By Tom Taylor, Yildiray Cinar & Guru-eFX
Superior Iron Man is one of the three new Marvel series released last Wednesday alongside All-New Captain America and Captain America and the Mighty Avengers. Replacing the creative team from the previous Iron Man book with Earth 2 and Injustice: Gods Among Us writer Tom Taylor, Superior Iron Man is clearly designed in the wake of the successful Superior Spider-Man. It puts Tony Stark in the driving seat spinning out of the events of AXIS as he launches a new app, Extremis 3.0, capable of transforming anyone into the equivalent of perfection. However, as always, perfection comes at a price. And it’s a price which Daredevil isn’t particularly happy about (as well as the fact that those who have used Extremis 3.0 are ganging up on those who haven’t).
This book is a solid, different take on Tony Stark but it unfortunately isn’t perfect. Taylor puts in a decent showing and has an intriguing ending twist, with plenty of set up here. There’s also the inclusion of Daredevil, who is already a resident of San Francisco, and the potential for an Iron Man/Daredevil showdown at some point which could be very interesting to see, even if given the fact that this is an Iron Man book, Tony will probably end up triumphing. Regardless of the inevitable conflict’s results, it remains a tantalising prospect, and with and the new status quo so far is working, with Iron Man being even more arrogant than he normally is.
Yildray Cinar’s artwork is pretty good. There’s no red Iron Man suit in this comic and Tony has updated his look with a new, flexible suit that looks pretty good. It’ll take a while to get used to and it’ll be interesting to see it in action not just in Superior but also in other books featuring Iron Man. The book’s artwork is reinforced with the addition of Guru-eFx’s colours, which work well in conjunction with the pencils. It’s slick, smooth and the contrast between Tony’s and Daredevil’s neighbourhoods is played out very well.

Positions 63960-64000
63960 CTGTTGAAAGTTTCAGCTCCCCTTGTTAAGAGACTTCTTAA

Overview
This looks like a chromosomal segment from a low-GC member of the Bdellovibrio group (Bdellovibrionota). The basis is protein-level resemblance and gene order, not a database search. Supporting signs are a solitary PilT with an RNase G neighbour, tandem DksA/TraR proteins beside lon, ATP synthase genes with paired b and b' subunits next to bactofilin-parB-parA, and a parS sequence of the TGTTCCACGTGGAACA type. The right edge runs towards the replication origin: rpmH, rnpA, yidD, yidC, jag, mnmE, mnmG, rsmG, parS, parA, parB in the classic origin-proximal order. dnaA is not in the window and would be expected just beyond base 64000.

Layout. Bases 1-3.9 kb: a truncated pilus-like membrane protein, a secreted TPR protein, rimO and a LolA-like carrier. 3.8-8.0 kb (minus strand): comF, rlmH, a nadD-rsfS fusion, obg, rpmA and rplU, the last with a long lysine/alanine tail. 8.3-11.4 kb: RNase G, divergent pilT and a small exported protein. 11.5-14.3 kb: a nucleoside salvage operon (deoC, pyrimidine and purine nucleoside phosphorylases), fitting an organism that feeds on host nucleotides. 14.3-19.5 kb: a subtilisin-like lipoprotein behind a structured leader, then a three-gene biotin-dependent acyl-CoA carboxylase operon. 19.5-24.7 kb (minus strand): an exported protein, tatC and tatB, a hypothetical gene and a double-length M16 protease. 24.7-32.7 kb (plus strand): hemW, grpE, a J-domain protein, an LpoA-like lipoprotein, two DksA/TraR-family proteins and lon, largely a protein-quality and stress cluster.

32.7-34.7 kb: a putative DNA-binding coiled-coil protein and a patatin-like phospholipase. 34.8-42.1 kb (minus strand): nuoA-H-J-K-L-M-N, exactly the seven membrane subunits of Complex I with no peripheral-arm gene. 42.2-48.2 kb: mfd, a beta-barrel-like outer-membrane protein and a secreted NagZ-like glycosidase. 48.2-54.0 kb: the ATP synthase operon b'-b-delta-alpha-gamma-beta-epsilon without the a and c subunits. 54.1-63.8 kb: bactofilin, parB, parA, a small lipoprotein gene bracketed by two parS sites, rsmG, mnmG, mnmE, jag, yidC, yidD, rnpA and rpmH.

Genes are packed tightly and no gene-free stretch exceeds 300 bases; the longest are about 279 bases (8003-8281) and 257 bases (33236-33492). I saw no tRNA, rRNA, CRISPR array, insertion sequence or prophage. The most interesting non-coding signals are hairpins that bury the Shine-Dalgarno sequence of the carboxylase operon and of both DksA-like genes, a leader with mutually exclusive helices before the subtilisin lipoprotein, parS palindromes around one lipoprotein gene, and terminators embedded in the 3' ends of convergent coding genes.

However, not everything about Superior Iron Man works here. For those not reading AXIS, the change in Tony’s personality feels abrupt, and sudden. There’s no context or depth really developed to his character and he just comes across as more of a jerk than he already is. However, it is only the first issue and with Tony being the major solo character here (Pepper Potts gets to be the stand-in for the audience in this issue), there is plenty more room to expand in future issues.
So despite its problems, Superior Iron Man is off to a fairly strong start with an interesting premise. It’ll be fun to see where Taylor, Cinar and Guru-eFX can take this book going forward and this reviewer is certainly on board for at least the first arc.